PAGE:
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Apollodorus, Library (ed. Sir James George Frazer), book 1 (search)
called Hellespont after her. But Phrixus came to
the Colchians, whose king was Aeetes, son of the Sun and of Perseis, and brother of Circe
and Pasiphae, whom Minos married. He received Phrixus and gave him one of his daughters,
Chalciope. And Phrixus sacrificed the ram with the golden fleece to Zeus the god of
Escape, and the fleece he gave to Aeetes, who nailed it to an oak in a grove of Ares. And
Phrixus had children by Chalciope, to wit, Argus, Melas, Phrontis, and Cytisorus.
But afterwards Athamas was bereft also of the children of Ino through the wrath of Hera;
for he went mad and shot Learchus with an arrow, and Ino cast herself and Melicertes into
the sea.Compare Zenobius, Cent. iv.38;
Tzetzes, Scholiast on Lycophron 229; Scholiast on Hom. Il.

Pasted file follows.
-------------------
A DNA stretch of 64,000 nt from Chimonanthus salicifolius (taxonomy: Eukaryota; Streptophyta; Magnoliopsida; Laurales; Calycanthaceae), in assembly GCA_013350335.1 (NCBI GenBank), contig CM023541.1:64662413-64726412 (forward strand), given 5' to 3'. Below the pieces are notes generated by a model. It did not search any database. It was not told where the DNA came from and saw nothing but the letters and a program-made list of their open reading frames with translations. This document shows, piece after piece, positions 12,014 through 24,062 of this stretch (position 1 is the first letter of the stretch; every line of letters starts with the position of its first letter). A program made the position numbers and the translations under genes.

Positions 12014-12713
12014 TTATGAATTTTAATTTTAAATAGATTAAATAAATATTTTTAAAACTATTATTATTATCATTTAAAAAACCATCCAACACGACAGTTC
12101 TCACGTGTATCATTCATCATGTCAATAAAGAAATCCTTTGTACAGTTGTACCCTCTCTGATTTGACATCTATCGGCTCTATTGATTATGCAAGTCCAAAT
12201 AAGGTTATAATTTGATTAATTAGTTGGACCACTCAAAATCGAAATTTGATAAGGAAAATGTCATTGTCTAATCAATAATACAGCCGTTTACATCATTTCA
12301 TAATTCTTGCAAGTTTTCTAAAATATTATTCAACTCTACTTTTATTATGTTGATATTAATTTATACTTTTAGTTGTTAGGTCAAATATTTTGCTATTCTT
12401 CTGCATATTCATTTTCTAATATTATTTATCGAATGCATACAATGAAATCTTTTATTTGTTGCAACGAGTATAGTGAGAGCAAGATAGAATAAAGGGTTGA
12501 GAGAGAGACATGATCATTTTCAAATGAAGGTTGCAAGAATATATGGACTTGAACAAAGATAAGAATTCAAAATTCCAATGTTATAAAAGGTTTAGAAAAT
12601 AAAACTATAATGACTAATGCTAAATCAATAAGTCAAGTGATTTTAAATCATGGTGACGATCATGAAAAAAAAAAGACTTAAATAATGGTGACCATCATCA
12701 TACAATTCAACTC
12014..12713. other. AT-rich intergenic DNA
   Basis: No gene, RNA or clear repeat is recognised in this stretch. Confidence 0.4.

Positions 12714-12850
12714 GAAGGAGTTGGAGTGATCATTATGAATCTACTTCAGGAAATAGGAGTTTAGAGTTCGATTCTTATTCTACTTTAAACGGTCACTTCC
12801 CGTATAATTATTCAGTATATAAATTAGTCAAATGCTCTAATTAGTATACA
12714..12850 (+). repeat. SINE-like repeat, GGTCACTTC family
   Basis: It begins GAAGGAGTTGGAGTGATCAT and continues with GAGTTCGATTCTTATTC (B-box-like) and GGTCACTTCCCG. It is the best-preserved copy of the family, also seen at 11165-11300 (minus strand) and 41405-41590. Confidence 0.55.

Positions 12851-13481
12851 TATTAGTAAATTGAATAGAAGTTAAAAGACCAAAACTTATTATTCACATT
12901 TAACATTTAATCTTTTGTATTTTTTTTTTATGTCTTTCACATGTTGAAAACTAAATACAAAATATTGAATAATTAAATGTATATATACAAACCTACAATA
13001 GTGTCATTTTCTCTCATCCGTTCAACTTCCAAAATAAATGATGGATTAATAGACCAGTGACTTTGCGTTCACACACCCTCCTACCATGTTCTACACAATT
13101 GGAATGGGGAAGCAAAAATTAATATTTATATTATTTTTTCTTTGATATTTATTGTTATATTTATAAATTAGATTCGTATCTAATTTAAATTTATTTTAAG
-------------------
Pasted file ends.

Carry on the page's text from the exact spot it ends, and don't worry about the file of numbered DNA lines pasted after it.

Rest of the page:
vii.86; Eust. on Hom. Il. vii.86, p. 667; Eust. on Hom. Od.
v.339, p. 1543; Paus. 1.44.7ff.; Paus. 9.34.7; Ov. Met.
Apollodorus, Library (ed. Sir James George Frazer), book 2 (search)
, and Iola
（Iole） as the daughter of Eurytus. The Scholiast adds that according
to Creophylus and Aristocrates the names of the sons were Toxeus, Clytius, and Deion.
Diod. 4.37.5 calls the sons Toxeus, Molion, and Clytius. Being
joined by Arcadians, Melians from Trachis,
and Epicnemidian Locrians, he slew Eurytus and his sons and took the city.
After burying those of his own side who had fallen, to wit, Hippasus, son of Ceyx, and
Argius and Melas, the sons of Licymnius, he
pillaged the city and led Iole captive. And having put in at Cenaeum, a headland of
Euboea, he built an altar of Cenaean Zeus.Compare Soph. Trach. 237ff.,
Soph. Trach. 752ff., Soph. Trach. 993ff.; Diod. 4.37.5; Ov.
Met. 9.136ff.; Seneca, Herakles Oetaeus 102ff., 782ff. Cenaeum is
the modern Cape Lithada, the extreme northwestern point of Euboea. It is a low flat promontory, terminating a peninsula which runs
far out we